New orbit for fund star

Stellar manager Wang Yawei is striking out on his own after years of generating heat and rewards as part of China Asset Management

PUBLISHED : Monday, 04 February, 2013, 12:00am
UPDATED : Monday, 04 February, 2013, 3:57am

Wang Yawei is that rare quantity in the mainland markets: a star fund manager.

The name of the former vice-president and investment chief of China Asset Management (CAM), the mainland's largest mutual fund house, is spoken in the same breath as that of Warren Buffett, "the Sage of Omaha".

Given Wang's track record in the roller-coaster equity market, thousands of retail investors would waste no time in snapping up a company's shares if his funds were rumoured to have increased their holdings in the firm.

The mutual funds he managed were perennially among the best-performing funds on the mainland. Investors believe he shares Buffett's gift of being able to sniff out the best investment opportunities at the right time.

The news he would quit the mutual fund industry to set up his own shop in the hedge fund sector grabbed headlines in May last year. Although he has a cult following, Wang never talks to the media and keeps a low profile.

Yet, the major financial websites are rife with speculation about the movements of Wang's funds, with investors trying to figure out how to follow in his trading footsteps.

Born in 1971, Wang majored in electronics at Tsinghua University after topping the college entrance exam for Anhui province in 1989.

After graduating, he went into the then fledgling securities industry as a researcher at a Beijing outlet of China Securities.

Three years later, he joined the newly established CAM and was soon appointed an assistant fund manager of its first mutual fund. He later became a fund manager.

Between 1998 and 2002, Wang's fund reported a gain of more than 80 per cent, more than four times the increase in the benchmark Shanghai Composite Index during the same period.

Even the five-year bear market from 2002, plagued by a crisis of confidence in fund managers' ethics and the reliability of listed firms' earnings reports, didn't stop Wang from outshining his counterparts. In 2004, when the benchmark lost 15.4 per cent, his fund gained about 4 per cent.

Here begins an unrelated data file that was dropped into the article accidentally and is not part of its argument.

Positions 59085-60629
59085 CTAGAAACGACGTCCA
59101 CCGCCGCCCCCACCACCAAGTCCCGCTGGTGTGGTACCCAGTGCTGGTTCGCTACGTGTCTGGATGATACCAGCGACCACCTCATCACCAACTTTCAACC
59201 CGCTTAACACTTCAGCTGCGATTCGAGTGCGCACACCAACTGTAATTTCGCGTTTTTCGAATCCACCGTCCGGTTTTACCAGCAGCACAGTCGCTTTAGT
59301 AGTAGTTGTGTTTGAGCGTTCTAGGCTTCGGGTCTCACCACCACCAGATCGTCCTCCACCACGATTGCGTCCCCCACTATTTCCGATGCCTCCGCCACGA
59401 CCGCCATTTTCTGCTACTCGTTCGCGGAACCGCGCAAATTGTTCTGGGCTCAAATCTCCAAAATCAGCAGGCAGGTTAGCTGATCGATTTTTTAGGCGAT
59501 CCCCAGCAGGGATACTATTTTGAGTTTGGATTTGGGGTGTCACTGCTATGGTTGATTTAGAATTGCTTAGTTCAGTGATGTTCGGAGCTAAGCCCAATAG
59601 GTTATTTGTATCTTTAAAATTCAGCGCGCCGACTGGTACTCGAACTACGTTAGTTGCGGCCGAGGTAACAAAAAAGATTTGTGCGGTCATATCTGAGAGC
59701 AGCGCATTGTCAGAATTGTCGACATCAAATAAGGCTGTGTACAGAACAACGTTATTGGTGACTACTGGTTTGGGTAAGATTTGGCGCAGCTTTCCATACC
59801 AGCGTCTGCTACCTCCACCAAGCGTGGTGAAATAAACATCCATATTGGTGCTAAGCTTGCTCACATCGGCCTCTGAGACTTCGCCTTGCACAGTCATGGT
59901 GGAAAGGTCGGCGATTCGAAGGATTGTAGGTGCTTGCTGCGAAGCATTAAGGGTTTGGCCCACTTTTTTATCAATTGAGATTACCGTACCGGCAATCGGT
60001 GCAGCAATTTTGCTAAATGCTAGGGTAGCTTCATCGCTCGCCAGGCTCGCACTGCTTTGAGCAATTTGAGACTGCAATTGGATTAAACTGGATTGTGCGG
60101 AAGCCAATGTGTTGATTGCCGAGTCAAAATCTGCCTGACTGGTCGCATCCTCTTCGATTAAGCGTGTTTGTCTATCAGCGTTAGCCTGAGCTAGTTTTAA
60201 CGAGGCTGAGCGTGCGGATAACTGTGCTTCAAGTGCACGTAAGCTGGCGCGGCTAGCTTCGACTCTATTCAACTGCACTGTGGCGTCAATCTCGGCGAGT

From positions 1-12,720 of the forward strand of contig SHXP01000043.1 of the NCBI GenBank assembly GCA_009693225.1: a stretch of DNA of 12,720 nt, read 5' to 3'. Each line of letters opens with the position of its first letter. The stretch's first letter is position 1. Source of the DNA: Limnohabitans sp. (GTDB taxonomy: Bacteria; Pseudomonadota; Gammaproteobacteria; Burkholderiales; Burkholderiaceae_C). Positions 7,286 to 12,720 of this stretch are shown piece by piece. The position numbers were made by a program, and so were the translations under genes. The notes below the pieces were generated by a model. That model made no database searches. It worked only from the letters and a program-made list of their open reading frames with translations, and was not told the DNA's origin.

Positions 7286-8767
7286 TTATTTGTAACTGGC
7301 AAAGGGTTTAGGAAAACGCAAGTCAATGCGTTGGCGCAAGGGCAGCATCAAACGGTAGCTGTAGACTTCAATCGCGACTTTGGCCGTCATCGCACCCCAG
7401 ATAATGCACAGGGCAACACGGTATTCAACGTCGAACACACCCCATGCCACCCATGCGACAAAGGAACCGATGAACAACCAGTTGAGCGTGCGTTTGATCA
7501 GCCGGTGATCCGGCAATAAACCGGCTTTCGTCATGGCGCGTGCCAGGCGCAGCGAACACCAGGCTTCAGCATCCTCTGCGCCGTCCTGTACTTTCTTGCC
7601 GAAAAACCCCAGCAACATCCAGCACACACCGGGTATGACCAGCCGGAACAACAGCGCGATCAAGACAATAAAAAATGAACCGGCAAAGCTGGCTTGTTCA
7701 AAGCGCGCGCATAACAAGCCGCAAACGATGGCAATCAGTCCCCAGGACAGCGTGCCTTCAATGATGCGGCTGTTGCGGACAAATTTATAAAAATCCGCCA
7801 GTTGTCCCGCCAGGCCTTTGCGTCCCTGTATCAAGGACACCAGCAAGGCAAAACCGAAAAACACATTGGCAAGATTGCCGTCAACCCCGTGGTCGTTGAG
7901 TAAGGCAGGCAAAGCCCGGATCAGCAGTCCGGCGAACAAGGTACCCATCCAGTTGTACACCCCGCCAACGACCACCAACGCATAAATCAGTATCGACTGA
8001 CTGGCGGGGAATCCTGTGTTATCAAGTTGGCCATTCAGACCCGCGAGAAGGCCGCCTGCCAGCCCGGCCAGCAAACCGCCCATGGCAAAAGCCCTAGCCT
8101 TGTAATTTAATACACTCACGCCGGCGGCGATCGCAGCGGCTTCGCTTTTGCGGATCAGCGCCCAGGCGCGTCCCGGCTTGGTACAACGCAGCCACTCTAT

Buoyed by the performances of Wang's funds, CAM grew by leaps and bounds into the mainland's largest mutual fund firm.

"I always focus on the opportunities available rather than theoretical discussions," Wang said in May. "We need to respect the opportunities offered at different periods of time in history."

Wang seemed to suggest that investment strategies had to be revised all the time.

When he went into the asset management business in the 1990s, the mainland's stock market was driven by speculation, as investors traded on rumours rather than valuations.

Mutual funds, with assets of billions of yuan each, were described as zhuang - powerful institutions that had the clout to control stock prices.

It was not until 2003 when Beijing introduced the qualified foreign institutional investor (QFII) scheme that investors began to look at economic and corporate fundamentals before making investment decisions.

The select QFIIs helped set a healthy tone for the market.

From 2006, a clutch of experienced fund managers jumped ship to so-called sunshine private trust funds - a prototype form of hedge fund - attracted by higher pay and perks, but Wang chose to stay at CAM.

Securities analysts said the mutual fund sector, with Wang as a "bastion", could still eclipse hedge funds, since investors would still place their trust in star fund managers like him.

Admitting he was working under stress, Wang said in May that he had been considering a change for a long time.

"As time went by, the feeling increased," he said.

In July, Wang set up a business in Hong Kong called Top Ace Asset Management.

In October, he registered a firm in Qianhai, a special development zone in Shenzhen that Beijing hopes to use as a testing ground for further liberalisation of the finance sector.

"My investment style is market-oriented," Wang said.

"In terms of investments, I don't think the job change makes a difference."

All eyes will be on the results of his new investments, but analysts say it will be difficult for Wang to post gains similar to those of the funds he managed at CAM, because there he was supported by a team of high-calibre researchers. According to the Hainan Special Zone News, the hedge fund launched by Wang in Shenzhen posted a gain of less than 4 per cent in December, lagging the 7.37 per cent increase in the benchmark indicator during the same period.

"I feel safe when I hide in a crowd," Wang said. "I want to have my own way of thinking. I will respect the market."